Concerns about retaliation arose during the first year of the COVID-19 pandemic. In March of this year, OSHA filed suit against an Amsterdam, New York, ophthalmologist for firing an employee who raised concerns about the practice’s failure to implement state-mandated protocols protecting employees from COVID-19 and filed a complaint with the New York State Department of Health. OSHA’s investigation found that the employer fired the employee the same day the health department contacted the office about the complaint. The employer specifically cited the employee’s contact with state officials as the reason for termination.

Employee rights, OSHA investigations

Employee rights include the right to speak up about a workplace hazard or request an OSHA inspection without fear of retaliation. Beyond its whistleblower protections, the OSH Act’s worker protections include the right to have personal protective or safety equipment made available, receive training, review records of workplace illnesses and injuries, and see the results of workplace hazard assessments.

An OSHA inspector’s pre-investigation research will include gathering copies of complaints filed with OSHA or other agencies, documents of any enforcement actions like recent workplace inspections, and information on any previous whistleblower complaints. The agency typically will send investigators to conduct on-site interviews and collect documentary evidence surrounding a whistleblower complaint.

Documentation that an investigator might collect could include the following:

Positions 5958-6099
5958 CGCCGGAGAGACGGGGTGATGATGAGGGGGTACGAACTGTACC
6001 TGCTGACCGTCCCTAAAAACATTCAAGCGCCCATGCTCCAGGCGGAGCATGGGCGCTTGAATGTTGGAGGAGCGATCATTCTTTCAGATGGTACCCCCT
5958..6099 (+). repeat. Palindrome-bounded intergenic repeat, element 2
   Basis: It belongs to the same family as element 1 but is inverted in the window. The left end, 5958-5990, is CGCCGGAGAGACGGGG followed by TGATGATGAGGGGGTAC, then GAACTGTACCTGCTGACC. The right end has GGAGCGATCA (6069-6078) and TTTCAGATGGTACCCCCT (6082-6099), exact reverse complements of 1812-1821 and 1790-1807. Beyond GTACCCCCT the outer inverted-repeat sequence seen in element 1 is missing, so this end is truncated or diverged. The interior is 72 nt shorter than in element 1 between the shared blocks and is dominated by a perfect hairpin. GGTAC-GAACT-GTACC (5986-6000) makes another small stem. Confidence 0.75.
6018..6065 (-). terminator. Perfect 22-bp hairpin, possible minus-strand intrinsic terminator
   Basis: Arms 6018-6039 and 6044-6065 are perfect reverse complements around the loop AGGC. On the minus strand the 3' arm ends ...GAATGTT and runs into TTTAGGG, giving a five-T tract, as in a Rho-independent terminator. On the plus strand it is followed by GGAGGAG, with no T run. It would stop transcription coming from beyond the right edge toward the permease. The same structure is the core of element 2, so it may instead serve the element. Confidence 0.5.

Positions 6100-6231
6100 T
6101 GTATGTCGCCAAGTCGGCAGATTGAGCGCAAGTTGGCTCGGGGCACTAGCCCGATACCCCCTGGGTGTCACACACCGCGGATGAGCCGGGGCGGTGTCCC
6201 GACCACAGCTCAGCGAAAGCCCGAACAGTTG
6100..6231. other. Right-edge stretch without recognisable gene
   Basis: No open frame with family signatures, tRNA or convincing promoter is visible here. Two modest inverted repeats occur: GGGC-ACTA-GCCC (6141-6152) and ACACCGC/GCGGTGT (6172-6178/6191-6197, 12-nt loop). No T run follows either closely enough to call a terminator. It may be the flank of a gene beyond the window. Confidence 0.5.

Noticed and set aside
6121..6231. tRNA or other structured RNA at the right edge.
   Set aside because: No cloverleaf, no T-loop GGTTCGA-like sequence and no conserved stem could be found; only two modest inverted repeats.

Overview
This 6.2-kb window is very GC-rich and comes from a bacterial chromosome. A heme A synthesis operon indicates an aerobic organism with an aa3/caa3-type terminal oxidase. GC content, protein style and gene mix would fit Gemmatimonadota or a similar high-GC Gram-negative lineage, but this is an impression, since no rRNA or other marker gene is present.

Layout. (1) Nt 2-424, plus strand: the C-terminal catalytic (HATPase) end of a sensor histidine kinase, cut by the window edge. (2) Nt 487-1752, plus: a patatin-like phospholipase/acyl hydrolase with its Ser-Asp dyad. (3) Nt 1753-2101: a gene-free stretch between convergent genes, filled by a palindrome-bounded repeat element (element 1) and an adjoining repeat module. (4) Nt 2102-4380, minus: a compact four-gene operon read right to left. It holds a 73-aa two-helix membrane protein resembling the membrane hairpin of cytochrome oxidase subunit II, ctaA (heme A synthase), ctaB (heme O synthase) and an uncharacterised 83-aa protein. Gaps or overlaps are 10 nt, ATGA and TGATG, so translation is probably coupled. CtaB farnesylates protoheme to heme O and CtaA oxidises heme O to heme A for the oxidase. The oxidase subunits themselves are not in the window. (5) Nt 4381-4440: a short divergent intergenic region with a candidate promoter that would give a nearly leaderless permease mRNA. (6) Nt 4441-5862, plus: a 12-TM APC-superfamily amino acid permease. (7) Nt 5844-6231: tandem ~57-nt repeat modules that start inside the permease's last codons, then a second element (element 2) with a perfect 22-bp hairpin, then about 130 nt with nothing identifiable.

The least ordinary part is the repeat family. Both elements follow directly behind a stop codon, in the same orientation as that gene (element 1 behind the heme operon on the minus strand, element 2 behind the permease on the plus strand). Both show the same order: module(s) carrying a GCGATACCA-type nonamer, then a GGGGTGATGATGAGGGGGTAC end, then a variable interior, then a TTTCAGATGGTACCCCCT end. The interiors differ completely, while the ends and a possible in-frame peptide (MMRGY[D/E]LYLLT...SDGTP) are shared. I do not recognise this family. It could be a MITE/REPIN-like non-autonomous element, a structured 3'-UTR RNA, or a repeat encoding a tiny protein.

• Collective bargaining agreements, employee earnings and benefits statements, and records of employee grievances;
  • Employee manuals and Human Resources policy handbooks, as well as position descriptions; and
  • Employee performance appraisals, personnel actions, reprimands, warnings, or termination notices.

A company representative or corporate counsel may be present during interviews with management personnel but not during interviews with nonmanagement staff, which are conducted in private.

An agency inspector may attempt to broker a settlement between an employer and a whistleblowing employee. At any point in an investigation, the inspector may explore negotiating a settlement to conclude a whistleblower complaint case.

If OSHA determines that retaliation violates the OSH Act or other federal statutes, the Labor Department may file suit in federal district court to obtain relief. The relief sought in a whistleblower suit may include rehiring or reinstating an employee if the employee has been wrongfully terminated, paying lost wages and benefits, or providing other monetary relief to compensate an employee who has suffered retaliation.

Shoring up your antiretaliation program

An effective antiretaliation program begins with management commitment and accountability. You will need methods for assessing your employees’ willingness to report hazards or safety and health concerns and measuring your actual record of preventing retaliation. You also may want to designate an executive or a manager responsible for handling reports of hazards, compliance concerns, and retaliation complaints.

You also will need systems for listening to and resolving employees’ safety and compliance concerns and reports of retaliation.

You need to establish procedures—perhaps including anonymous or confidential channels—for employees to report health, safety, and compliance concerns. Your managers and supervisors need to be coached on how to respond constructively when receiving employees’ reports of compliance, health, and safety concerns.

Early dispute resolution may be appropriate, especially if adverse actions like termination or demotion are considered or significant disputes arise about an employee’s disclosures.

You need to fairly and transparently evaluate concerns and offer a timely response, ensuring that employees’ concerns are fairly and effectively resolved, if necessary.

Even if an employee’s concerns are unwarranted or are raised in an unpleasant matter, you need to guarantee that employee rights under the OSH Act and other federal statutes are protected.